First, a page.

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Bigger role for water companies in farm strategy

Press Release – Roger Dennis

Irrigation companies have a bigger role to play in helping farmers make strategic decisions on land use, future innovation strategist Roger Dennis says.Bigger role for water companies in farm strategy

Irrigation companies have a bigger role to play in helping farmers make strategic decisions on land use, future innovation strategist Roger Dennis says.

Dennis is a key-note speaker at Agri Innovation in Ashburton on 2 May, held jointly by MHV Water,
Ashburton Lyndhurst Irrigation and Barrhill Chertsey Irrigation.

He says many organisations influence farmers, but none is more agnostic about how farmers use their land than the company that delivers their water.

“Water companies care deeply about the environmental effects of farming and the efficient use of water. They have no preference for what farmers produce as long as they meet the necessary environmental hurdles, which puts them in a prime, independent position to help farmers consider and address future trends,” Dennis says.

“Like many business people, farmers tend to make strategic decisions based on ‘micro trends’, and are influenced by groups with particular agendas. This can obscure more fundamental global trends that may ultimately have a greater effect on their land-use and livelihoods.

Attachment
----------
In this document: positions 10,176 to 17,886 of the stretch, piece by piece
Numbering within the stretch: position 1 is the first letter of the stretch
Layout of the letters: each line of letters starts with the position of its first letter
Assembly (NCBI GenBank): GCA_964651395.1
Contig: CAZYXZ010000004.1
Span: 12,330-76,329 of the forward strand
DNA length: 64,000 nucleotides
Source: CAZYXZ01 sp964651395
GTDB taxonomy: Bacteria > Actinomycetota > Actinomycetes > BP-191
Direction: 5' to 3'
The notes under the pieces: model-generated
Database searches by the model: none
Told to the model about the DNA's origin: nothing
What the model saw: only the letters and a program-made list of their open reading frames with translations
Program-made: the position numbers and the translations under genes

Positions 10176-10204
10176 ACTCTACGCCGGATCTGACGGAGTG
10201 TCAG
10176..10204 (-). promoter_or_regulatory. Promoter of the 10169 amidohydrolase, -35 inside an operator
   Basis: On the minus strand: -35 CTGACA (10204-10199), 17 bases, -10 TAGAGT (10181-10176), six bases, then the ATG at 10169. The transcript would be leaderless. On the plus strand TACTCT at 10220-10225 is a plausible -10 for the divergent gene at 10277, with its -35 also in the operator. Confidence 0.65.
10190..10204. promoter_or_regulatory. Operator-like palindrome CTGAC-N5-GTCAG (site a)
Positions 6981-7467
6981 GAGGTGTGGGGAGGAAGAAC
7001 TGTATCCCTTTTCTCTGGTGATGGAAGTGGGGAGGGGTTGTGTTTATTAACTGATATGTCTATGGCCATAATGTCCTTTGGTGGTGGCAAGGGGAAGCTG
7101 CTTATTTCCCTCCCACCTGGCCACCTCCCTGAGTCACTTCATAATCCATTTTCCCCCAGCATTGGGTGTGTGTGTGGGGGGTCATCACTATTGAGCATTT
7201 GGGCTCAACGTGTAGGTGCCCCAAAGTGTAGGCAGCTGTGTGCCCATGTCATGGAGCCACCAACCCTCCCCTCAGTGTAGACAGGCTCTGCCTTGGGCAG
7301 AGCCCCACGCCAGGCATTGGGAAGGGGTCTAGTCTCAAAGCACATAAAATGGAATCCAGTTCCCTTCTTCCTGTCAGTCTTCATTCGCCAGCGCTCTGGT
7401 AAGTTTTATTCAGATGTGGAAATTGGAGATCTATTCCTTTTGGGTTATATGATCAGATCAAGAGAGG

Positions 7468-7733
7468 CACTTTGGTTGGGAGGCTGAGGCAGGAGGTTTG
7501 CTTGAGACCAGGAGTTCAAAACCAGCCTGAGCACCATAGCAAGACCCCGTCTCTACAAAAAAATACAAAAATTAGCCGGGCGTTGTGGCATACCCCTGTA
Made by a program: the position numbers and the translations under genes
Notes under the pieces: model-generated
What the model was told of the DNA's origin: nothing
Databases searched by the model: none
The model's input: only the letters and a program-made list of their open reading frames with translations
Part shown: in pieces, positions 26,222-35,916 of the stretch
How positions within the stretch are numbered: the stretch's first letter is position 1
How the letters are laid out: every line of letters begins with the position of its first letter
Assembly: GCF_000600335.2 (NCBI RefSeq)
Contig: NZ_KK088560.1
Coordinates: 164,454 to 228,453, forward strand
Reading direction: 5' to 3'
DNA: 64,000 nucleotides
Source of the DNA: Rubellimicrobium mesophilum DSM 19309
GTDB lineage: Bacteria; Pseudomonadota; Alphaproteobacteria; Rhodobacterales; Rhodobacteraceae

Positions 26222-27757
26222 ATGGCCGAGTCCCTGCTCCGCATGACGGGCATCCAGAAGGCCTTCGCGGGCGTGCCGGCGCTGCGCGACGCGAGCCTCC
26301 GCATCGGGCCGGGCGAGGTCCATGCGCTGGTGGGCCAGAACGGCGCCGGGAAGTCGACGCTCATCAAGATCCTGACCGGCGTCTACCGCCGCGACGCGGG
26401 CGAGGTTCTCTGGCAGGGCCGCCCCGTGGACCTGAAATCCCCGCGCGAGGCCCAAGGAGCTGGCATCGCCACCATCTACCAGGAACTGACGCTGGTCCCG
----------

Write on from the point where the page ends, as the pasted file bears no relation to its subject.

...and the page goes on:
“Their strategic decision-making needs to focus on how water allows them to capitalise on macro changes in the world more generally, not simply on producing more of the status quo.”

Dennis says the need to challenge and support farmers’ strategic planning for land-use also reflects how much the New Zealand economy depends on topsoil.

“In essence, our national wellbeing depends on us applying our ‘top two inches’ to our top few inches of topsoil. If we don’t then we’re in considerable trouble as a country.”

He says probably the best example of doing this successfully internationally can be found in the Netherlands.

“On average the amount of water required globally to grow a kilogram of tomatoes is 255 litres; in the Netherlands they’re now achieving this with just 11 litres thanks to advances in precision agriculture.”

Dennis says Agri Innovation is a chance to combine foresight and strategy to understand the opportunities for innovation.

“We need to ensure agriculture doesn’t go further and further down a particular path in pursuit of the answers without challenging core assumptions and historical precedents.”

Agri Innovation is on Wednesday 2 May 2018 from 1pm to 5pm at the Ashburton Trust Event Centre.

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